A recent review reported on three other histories of Martin Luther, read in light of the 500th anniversary of the nailing of the theses to the Wittemburg castle church. This book arrived after Reformation Day, and so I was delayed in getting it read. I read it as an autographed hard cover text, and not on the Kindle. The book is well written, and the reading flows quite easily. The book has a different focus than Roland Bainton’s magisterial text on Luther, Here I Stand, one of the books reviewed a month or so ago. Metaxas was wonderful in providing a more detailed physical history of Luther than Bainton. You were told which towns he traveled through, which people he befriended, the content of the conversations and debates of the time, small details that color the story of Martin Luther. One was told more about the mindset and thinking of the man Luther in Bainton’s text. The two texts stand as complementary, supplementing each other on the life of Luther, and both are worth reading in order to grasp the man Luther.

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Sep 07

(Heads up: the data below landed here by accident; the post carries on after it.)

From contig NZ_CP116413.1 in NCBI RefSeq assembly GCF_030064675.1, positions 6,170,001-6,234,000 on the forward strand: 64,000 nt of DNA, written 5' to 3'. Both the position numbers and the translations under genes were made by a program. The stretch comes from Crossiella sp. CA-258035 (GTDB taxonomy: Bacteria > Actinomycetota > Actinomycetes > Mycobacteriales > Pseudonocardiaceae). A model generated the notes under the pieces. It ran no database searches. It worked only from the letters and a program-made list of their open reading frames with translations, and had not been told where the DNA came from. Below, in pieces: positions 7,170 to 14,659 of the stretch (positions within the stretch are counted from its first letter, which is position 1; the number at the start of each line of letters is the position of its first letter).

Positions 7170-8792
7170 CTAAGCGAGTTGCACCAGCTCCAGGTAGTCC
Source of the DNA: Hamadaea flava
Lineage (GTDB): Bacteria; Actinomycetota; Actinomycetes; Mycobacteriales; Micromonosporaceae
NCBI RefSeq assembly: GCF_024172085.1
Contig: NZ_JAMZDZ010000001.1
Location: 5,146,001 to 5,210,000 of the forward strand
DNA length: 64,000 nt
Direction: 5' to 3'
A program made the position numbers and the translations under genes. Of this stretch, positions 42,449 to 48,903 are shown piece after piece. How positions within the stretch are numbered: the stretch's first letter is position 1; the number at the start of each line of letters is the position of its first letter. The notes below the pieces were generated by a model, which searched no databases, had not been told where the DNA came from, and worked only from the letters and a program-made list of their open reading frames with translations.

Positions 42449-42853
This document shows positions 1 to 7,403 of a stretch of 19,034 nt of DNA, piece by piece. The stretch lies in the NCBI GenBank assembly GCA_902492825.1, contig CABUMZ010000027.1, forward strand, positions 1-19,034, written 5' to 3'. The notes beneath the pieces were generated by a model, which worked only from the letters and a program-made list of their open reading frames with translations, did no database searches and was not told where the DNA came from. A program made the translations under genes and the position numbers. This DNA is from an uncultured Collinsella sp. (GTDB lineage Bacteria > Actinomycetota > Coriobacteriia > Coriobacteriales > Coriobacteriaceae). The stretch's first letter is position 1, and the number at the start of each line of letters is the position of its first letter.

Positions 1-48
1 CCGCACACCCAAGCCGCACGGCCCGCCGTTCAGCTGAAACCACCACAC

In preparation for the upcoming 500th anniversary of the Reformation, I decided to read up on Martin Luther. I’ve read three books so far, the fourth is in the mail and will be reported later. One book, Here I Stand, I’ve read many moons ago, so it was like reading the book fresh.

A life-Martin Luther, by Martin Marty ★★★★

This is a short, easy to read biography of Martin Luther. Marty focused primarily upon Luther as a person, with no effort to show how ML changed and affected the world that he lived in. It is easy to read in 1-2 evenings, and leaves you a feel for knowing ML personally. He works through Luther’s life in a historical fashion, providing vignettes of his life that are often illuminating as to the nature of the person, often chummy, often quite irascible. The book definitely does not labor hard on Luther’s theology, but more on his personality, and leaves nothing to describe the Lutheran church that he formed. It is a fun book to read, though not an encyclopedia of his life.

The Legacy of Luther, edited by RC Sproul and Stephen Nichols ★★